The staff at the AL, where she resides, is used to it. I am learning to not jump onto everything she tells me. I follow up, but I know that there is a good chance her reports are imaginary. Last week she told they would no longer allow her to have ice cream for desert. I found out that it wasn't true. After dinner they are offered a choice between two deserts and one choice is usually a small cup of ice cream. If you pick the cake, you can't have the ice cream too. I think she may have wanted both. lol

Before she went to AL, my LO told me that when she awoke that morning everything seemed so different. She said she wasn't sure where she was at first. She was already in Moderate stage at that time.

What I do expect is that she has limited abilities to operate things like CD players, devices, etc. I now know that her reading is limited, so I take her things with lots of pictures. I keep her clothes simple and comfortable without lots of buttons or zippers, as they frustrate her. I try to provide her with basic things that she can still operate, but that become a challenge. I know the things will be able to do will decrease over time.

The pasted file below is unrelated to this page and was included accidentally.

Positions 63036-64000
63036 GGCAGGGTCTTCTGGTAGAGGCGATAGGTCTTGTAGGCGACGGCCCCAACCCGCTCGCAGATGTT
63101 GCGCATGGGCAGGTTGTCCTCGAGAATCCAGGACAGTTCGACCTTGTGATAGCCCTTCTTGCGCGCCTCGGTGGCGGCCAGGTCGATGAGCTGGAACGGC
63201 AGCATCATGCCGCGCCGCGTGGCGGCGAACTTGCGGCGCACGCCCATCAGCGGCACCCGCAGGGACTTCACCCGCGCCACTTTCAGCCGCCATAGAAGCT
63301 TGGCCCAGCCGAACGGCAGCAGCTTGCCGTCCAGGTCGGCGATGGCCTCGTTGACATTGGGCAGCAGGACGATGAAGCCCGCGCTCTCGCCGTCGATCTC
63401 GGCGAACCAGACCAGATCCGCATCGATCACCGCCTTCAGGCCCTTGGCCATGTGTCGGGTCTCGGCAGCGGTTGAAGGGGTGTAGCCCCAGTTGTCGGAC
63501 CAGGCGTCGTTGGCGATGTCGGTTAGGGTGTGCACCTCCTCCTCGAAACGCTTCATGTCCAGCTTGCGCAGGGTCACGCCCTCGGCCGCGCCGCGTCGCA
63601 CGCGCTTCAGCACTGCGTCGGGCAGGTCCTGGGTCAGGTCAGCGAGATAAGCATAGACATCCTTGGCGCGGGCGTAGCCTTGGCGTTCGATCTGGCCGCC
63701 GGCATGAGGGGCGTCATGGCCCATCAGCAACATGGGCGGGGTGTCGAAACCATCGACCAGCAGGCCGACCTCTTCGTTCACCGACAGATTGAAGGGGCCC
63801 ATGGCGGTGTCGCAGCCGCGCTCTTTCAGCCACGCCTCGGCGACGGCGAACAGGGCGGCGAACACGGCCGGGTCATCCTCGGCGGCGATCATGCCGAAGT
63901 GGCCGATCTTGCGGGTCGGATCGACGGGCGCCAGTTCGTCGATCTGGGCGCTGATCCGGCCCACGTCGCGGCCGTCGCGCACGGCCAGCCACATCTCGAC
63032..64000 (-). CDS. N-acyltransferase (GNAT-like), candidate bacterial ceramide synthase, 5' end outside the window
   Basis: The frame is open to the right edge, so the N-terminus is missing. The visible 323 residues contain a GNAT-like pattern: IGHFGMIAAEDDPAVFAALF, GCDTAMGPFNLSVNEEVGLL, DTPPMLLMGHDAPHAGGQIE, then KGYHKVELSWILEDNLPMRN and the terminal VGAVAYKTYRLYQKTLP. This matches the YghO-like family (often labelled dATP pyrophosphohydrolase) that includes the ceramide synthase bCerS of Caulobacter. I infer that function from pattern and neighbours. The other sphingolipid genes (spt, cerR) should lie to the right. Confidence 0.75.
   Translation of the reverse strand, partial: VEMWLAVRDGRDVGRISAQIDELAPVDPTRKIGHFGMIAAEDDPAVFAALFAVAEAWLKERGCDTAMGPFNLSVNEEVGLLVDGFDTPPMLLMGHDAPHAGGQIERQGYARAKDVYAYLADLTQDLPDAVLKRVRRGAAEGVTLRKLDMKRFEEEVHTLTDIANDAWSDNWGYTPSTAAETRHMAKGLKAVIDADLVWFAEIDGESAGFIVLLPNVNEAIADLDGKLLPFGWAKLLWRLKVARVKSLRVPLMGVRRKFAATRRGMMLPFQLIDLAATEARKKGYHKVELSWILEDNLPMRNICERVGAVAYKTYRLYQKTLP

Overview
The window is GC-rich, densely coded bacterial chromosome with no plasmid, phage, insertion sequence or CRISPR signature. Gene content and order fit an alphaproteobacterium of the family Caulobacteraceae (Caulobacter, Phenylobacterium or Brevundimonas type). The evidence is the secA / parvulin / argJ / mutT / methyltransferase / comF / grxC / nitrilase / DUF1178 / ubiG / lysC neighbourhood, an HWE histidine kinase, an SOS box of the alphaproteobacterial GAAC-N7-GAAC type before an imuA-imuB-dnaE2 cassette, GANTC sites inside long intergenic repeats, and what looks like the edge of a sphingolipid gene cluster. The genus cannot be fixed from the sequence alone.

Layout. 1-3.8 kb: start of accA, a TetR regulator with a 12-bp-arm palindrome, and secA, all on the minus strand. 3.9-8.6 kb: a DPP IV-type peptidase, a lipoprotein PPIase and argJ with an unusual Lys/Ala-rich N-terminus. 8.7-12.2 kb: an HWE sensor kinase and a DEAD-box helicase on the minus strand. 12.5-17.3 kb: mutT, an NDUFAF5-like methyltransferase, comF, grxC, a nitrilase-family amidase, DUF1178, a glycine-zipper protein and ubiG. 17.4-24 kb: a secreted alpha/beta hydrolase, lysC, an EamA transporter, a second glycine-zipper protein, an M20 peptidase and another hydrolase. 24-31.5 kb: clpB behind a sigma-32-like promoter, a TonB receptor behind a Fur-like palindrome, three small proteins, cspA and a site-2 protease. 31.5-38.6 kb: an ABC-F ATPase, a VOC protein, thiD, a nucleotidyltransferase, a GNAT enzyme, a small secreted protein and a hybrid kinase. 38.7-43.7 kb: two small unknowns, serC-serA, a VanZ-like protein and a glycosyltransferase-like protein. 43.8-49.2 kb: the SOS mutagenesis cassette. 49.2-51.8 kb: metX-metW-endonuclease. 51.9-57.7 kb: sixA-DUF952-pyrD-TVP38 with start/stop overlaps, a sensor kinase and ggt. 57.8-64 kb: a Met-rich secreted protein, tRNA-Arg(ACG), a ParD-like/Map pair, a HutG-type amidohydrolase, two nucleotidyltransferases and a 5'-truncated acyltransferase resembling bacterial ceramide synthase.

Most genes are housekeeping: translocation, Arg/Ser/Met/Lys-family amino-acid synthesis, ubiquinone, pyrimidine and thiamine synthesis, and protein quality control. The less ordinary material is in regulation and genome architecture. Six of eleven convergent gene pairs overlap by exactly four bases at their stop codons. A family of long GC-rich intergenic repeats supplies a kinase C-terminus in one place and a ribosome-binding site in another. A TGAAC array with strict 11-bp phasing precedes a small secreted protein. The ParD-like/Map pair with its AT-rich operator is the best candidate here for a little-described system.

I try to prepare myself to not be disappointed that she has no idea who has brought her things to the ALF. We talk about things in the moment and I let her take the lead. If she starts talking about leaving the facility, I'll change the topic to something else quickly.

I have no idea how she will be on the next visit, but from what I see from the other residents who have dementia....it's sad. It's likely she will not be able to carry a conversation much longer. I hope for another year.....maybe. After that, I'll just visit with her, talk a little and just let her know I'm still there. I don't know what else you can do. I don't really have any expectations at this point. I just pray she doesn't fall and break bones or suffer from any serious illness.